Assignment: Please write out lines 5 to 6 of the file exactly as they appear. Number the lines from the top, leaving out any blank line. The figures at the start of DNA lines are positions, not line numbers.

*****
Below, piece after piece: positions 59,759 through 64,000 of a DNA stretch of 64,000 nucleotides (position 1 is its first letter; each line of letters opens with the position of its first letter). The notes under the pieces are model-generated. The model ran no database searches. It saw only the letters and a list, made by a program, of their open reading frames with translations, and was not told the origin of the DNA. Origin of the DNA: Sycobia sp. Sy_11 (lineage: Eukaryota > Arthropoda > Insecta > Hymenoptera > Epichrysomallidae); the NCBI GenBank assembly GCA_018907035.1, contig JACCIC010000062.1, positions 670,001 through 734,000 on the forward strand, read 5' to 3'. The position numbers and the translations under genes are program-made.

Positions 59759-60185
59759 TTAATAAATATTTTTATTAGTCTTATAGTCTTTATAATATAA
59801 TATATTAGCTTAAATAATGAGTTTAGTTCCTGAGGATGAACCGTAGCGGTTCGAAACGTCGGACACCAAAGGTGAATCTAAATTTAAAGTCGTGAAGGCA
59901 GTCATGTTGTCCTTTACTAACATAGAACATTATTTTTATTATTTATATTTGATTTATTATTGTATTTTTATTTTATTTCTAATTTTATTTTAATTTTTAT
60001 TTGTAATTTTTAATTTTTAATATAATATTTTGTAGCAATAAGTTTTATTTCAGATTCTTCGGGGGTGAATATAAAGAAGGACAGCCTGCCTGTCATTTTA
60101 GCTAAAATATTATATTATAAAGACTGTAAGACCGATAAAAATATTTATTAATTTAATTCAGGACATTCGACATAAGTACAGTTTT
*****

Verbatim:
59901 GTCATGTTGTCCTTTACTAACATAGAACATTATTTTTATTATTTATATTTGATTTATTATTGTATTTTTATTTTATTTCTAATTTTATTTTAATTTTTAT
60001 TTGTAATTTTTAATTTTTAATATAATATTTTGTAGCAATAAGTTTTATTTCAGATTCTTCGGGGGTGAATATAAAGAAGGACAGCCTGCCTGTCATTTTA